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2022: The Year in Drought

In many ways, 2022 could be considered the year of the drought. Dry conditions prevailed across much of the globe throughout the year, putting the health and safety of millions at risk and significantly impacting agricultural output just about everywhere.

Moving forward, we'll...

What is a drought, exactly?

Most people have a general understanding of what a drought is or how it presents, but nailing down a precise definition that works both for weather scientists and laypeople is a little challenging.

According to NASA, a drought is a period of unusually persistent dry weather that continues long enough to cause serious problems such as crop damage and/or water supply shortages.

The National Drought Mitigation Center expands a little on that definition, saying, “In the most general sense, drought is defined as a deficiency of precipitation over an extended period of time (usually a season or more), resulting in a water shortage… Natural impacts of drought can be made even worse by the demand that humans place on a water supply.”

That final sentence from the NDMC is crucial to understanding droughts from a 360-degree perspective, as they are as much a water management challenge as they are a severe weather challenge.

What factors cause a drought?

As we’ve identified, there are both weather and human factors at play when drought occurs. Of course, the biggest piece of the puzzle is dryness, but dryness can have a variety of root causes.

Weather patterns & atmospheric phenomena

Cyclical weather patterns can be one culprit when it comes to the major regional drying that causes droughts. A great example of this is La Niña, an atmospheric phenomenon in which warm water from the ocean’s surface is blown across the Pacific toward Indonesia. This temperature shift is generally associated with more rain in the Northwestern United States and Brazil and drought in the Southwestern US as well as Peru and Chile.

Typically, La Niña years occur every three to five calendar years. With that said, we’ve currently been in La Niña patterns since summer of 2020. The last prolonged La Niña period like this fell between 1998 and 2000 and caused widespread drought across the United States as well as flooding in Mozambique.

Climate change

In addition to well-understood and documented phenomena, climate change also has a hand in our current trend toward droughts. Scientists agree there’s a clear correlation between climate change and droughts, although there is not yet a consensus on the exact relationship. Some postulate that manmade climate change is responsible for as much as 46% of the severity of the current megadrought across the Southwestern U.S. and Mexico.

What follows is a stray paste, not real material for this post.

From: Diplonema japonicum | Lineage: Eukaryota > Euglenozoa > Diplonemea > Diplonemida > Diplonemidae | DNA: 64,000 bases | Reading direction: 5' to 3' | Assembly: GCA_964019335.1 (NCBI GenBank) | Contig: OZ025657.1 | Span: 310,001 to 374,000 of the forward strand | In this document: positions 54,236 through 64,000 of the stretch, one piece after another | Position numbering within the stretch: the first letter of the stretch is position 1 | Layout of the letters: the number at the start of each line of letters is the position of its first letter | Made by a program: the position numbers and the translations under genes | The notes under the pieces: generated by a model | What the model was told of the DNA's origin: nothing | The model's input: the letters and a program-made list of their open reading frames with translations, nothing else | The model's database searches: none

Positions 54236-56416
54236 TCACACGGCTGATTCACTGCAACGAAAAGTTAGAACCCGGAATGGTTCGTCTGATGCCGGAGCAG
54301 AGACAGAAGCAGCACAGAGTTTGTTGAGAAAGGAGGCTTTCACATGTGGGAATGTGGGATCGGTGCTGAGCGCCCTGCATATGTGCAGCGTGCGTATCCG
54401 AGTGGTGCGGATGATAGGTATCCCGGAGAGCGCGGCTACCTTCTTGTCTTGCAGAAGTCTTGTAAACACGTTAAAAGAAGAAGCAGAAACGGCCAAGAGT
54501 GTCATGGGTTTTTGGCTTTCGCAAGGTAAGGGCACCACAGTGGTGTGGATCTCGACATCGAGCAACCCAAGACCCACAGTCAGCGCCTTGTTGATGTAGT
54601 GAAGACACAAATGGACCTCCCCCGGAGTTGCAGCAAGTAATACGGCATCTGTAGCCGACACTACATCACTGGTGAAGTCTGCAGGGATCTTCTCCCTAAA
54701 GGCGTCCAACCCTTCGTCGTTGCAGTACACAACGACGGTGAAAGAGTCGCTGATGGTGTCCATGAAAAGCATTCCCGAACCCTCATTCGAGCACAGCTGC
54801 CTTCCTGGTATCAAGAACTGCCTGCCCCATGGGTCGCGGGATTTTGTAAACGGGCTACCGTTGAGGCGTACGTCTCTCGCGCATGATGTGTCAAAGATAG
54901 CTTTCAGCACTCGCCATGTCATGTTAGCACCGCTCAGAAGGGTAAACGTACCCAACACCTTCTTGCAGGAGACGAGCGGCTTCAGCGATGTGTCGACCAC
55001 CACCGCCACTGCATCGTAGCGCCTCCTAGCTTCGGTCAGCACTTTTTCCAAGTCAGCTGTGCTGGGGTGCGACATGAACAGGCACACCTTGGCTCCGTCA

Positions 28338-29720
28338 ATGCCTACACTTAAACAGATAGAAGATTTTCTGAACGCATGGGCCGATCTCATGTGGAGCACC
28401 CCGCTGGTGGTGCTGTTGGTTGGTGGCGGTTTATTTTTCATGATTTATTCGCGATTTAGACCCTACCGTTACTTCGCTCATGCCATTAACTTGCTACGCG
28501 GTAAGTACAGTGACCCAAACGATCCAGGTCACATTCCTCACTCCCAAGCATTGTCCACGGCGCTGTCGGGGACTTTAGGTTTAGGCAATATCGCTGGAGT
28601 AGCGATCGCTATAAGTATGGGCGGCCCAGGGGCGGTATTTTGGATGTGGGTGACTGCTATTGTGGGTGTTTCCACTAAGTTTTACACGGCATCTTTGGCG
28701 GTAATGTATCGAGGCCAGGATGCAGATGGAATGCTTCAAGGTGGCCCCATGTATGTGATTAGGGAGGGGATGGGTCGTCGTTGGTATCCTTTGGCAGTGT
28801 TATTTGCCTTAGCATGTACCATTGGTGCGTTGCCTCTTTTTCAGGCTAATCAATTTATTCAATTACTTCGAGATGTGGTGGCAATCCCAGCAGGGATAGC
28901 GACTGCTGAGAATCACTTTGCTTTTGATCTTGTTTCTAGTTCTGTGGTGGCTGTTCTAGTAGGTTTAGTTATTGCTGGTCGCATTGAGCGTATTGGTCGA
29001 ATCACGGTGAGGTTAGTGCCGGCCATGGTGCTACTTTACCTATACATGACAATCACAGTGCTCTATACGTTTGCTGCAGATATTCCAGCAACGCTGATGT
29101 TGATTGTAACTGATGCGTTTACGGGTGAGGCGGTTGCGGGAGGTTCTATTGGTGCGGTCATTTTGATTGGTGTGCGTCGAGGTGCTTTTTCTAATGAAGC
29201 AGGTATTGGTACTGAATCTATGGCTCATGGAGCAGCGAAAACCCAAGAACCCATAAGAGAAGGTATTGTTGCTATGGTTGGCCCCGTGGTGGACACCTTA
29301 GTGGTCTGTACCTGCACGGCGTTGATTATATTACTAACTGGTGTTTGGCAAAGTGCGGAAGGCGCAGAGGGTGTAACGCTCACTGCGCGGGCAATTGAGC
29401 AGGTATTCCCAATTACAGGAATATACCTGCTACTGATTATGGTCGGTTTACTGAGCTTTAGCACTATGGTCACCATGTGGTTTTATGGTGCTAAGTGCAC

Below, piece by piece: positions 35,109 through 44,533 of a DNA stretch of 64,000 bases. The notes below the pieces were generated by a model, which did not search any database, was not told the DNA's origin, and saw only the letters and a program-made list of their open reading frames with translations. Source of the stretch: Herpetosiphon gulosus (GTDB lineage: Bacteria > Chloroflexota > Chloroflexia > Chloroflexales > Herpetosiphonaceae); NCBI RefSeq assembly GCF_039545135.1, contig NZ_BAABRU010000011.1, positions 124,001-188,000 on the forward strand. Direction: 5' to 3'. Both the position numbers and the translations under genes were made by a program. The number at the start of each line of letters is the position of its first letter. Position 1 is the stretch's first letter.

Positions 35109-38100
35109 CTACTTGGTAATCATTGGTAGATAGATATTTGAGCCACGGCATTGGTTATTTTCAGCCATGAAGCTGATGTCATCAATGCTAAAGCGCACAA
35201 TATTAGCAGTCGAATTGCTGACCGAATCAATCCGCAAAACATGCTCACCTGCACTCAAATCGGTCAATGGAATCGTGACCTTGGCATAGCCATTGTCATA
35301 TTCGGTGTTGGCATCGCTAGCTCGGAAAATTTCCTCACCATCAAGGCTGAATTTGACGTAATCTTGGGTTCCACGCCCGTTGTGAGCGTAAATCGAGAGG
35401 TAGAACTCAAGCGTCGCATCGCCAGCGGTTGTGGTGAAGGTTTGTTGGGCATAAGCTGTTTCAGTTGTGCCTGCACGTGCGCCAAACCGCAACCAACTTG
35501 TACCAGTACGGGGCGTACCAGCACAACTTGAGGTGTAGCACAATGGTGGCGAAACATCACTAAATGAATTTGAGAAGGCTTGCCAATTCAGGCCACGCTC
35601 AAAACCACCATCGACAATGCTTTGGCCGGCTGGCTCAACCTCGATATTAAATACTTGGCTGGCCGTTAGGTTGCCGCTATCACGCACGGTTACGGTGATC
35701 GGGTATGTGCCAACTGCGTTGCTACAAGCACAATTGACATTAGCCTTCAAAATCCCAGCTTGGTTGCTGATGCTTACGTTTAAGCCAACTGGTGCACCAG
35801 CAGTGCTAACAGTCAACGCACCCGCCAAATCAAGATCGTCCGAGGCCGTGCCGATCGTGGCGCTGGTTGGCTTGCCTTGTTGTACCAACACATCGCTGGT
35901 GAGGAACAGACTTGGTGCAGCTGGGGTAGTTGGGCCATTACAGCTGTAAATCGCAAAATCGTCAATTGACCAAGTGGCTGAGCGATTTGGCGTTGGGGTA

Generally speaking, as things continue to get warmer, they will also get dryer, since higher temperatures facilitate increased evaporation. It stands to reason that, if we continue to set temperature records, we will see more and more droughts across the globe.

Poor land management

While we generally think of people as victims of drought, it’s also true that some human activities contribute to the problem. By taming rivers with dams to support large-scale agriculture, we’ve rerouted billions of gallons of water in ways that specifically rob it from one region to give it to another. When things get dry upstream or precipitation patterns shift, it puts significant strain on the whole system.

Deforestation can also significantly reduce the amount of ground water, destroying a region’s natural drought resilience system. Pumping ground water can similarly rob the environment of its ability to recover from a drought, so tapping those resources during a time of extreme dryness must be weighed against the consequences on a case-by-case basis.

What are the effects of drought?

The greatest consequence of drought is obviously the threat to human life, both at the individual and societal levels. That threat manifests in several different ways:

  • Failed harvests, leading to food shortages, famine, and economic failure for the agriculture industry
  • Shortages of clean drinking water from reservoirs, streams, and wells